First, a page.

The History Department at the University of Texas at Austin has just launched a website “For history buffs who want reading recommendations and short, interesting, digestible stories every day, the website offers a meaningful, dynamic, and ongoing conversation about history in the form of text, audio, and video histories on subjects that span the globe. The site is designed for anyone who is interested in history, from an avid reader of history to a history film aficionado.”

    The site offers six sections. Here’s a preview of the initial offering in each section

    • Main Feature – This section will focus on a recent book by a member of the University’s History Faculty. This month’s book is Saving Savannah: The City and the Civil War by MacArthur Fellowship and Bancroft Prize winning Professor Jacqueline Jones. The site offers a summary of the book, a video interview of the author and a video of the author reading from her book.

    • Read - This section presents brief reviews of books: in the initial post Edmund S. Morgan’s American Slavery, American Freedom: The Ordeal of Colonial Virginia (1975); Joanne Pope Melish, Disowning Slavery: Gradual Emancipation and Race in New England 1780-1860 (1998) and Frederick Douglass, Narrative of his experience as a slave on Maryland’s Eastern Shore.  It also includes a book talk by Professor George Forgie (from whom I took a seminar during my summer as a William Robertson Coe Fellow in American history at Stanford many years ago)  on seven Civil War related titles.
    • Watch – This section features reviews of films dealing with Chinatown, San Francisco in the 1970s and The Old Man and the New Man in Revolutionary Cuba. All films can be purchased and downloaded from the site.
    • Discover – Presents images of Navajo rugs from the University’s Art and Art History Collection and illustrated texts created in a 12th Century German monastery.
    • Listen – Presents an oral history interview “Voices of India’s Partition” with Zehra Haider whose Muslim family left India for Pakistan when the countries were partitioned in 1947. A second audio, “LBJ and Vietnam: A Conversation” between the President and National Security Advisor McGeorge Bundy is also available.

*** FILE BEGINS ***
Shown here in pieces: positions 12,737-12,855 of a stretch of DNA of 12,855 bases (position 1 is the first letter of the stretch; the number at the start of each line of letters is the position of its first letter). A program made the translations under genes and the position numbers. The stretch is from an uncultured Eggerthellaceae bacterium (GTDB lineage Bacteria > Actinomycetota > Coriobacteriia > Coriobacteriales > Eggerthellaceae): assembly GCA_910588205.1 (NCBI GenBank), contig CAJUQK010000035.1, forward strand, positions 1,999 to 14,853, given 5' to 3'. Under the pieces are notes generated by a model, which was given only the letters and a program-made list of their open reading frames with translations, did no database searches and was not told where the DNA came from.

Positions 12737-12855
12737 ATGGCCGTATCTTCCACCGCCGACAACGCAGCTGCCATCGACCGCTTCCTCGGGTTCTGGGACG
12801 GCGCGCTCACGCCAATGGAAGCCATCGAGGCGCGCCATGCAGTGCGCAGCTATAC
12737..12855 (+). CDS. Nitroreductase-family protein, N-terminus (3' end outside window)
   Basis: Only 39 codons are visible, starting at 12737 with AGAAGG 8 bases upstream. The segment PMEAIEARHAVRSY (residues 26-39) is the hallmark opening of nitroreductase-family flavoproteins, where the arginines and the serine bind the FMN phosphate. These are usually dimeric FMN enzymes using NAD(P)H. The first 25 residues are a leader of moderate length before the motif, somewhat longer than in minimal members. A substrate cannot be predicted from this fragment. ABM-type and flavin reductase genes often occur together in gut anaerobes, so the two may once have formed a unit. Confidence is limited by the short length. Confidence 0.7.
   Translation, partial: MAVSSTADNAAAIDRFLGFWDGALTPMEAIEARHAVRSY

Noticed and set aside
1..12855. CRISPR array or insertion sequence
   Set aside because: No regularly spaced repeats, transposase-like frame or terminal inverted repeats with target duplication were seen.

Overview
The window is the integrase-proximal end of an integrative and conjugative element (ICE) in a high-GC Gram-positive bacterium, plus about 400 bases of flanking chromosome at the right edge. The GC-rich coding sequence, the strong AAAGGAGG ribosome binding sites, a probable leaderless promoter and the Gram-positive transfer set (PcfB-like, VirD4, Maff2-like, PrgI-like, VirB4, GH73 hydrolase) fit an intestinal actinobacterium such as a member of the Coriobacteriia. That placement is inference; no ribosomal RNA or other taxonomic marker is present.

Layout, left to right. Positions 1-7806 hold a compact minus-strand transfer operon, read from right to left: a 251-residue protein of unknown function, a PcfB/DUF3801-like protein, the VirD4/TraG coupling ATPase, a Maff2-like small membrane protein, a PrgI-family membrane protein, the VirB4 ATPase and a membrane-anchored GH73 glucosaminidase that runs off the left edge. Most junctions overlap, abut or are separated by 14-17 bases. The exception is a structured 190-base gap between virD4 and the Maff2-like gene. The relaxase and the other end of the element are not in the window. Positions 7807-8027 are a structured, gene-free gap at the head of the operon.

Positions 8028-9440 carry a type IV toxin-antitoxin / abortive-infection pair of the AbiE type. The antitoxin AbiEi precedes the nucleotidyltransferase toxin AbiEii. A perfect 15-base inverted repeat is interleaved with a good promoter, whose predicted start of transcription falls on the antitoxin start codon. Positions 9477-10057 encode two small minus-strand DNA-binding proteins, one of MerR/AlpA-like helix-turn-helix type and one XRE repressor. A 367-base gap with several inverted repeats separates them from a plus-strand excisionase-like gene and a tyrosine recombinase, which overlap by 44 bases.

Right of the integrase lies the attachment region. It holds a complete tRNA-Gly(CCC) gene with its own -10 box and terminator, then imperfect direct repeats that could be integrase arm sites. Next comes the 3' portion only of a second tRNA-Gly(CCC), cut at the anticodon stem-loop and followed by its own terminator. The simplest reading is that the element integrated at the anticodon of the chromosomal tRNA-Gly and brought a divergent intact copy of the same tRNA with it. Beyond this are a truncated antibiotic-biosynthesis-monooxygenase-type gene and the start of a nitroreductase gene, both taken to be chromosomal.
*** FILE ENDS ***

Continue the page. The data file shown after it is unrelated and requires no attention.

• Texas – This section includes articles on Texas’ current budget crisis, Texas Jewish cemeteries and “Mexicans in Texas During World War II.”

    It looks like an interesting site doing everything it can to use multimedia tools to bring history to life. Not Even Past will be a welcome companion to the University of Houston’s Digital History site.  

    Click here to visit Not Even History.



    Lessons for Family Historians from Paul Theroux’s "The Trouble With Autobiography"

    In 2500 rather turgid words on, American travel writer (The Great Railway Bazaar) and novelist (Mosquito Coast) Paul Theroux tells us The Trouble With Autobiography.

    He begins with a short account of his own family history, a terse, factual summary of several generations. He then states, “And these 500-odd words are all I will ever write of my autobiography.”

    I am sure Theroux didn’t mean for his brief sketch of his family history to be interesting. He was making a point about why he wouldn’t write one of any greater length.

    Theroux’s foray through the genre isn’t all that interesting on its own terms, but it does offer a couple of unintended lessons for family historians. Unfortunately, many drafts produced by novice family history writers resemble Theroux’s abbreviated account. They reduce people’s lives to lists of facts, rather than capturing the stories behind the facts.

    Let’s examine a paragraph from Theroux’s summary:

    My maternal grandparents, Alessandro and Angelina Dittami, were relative newcomers to America, having emigrated separately from Italy around 1900. An Italian might recognize Dittami (“Tell me”) as an orphan’s name. Though he abominated any mention of it, my grandfather was a foundling in Ferrara. As a young man, he got to know who his parents were—a well-known senator and his housemaid. After a turbulent upbringing in foster homes, and an operatic incident (he threatened to kill the senator), Alessandro fled to America and met and married my grandmother in New York City. They moved to Medford with the immigrant urgency and competitiveness to make a life at any cost. They succeeded, becoming prosperous, and piety mingled with smugness made the whole family insufferably sententious.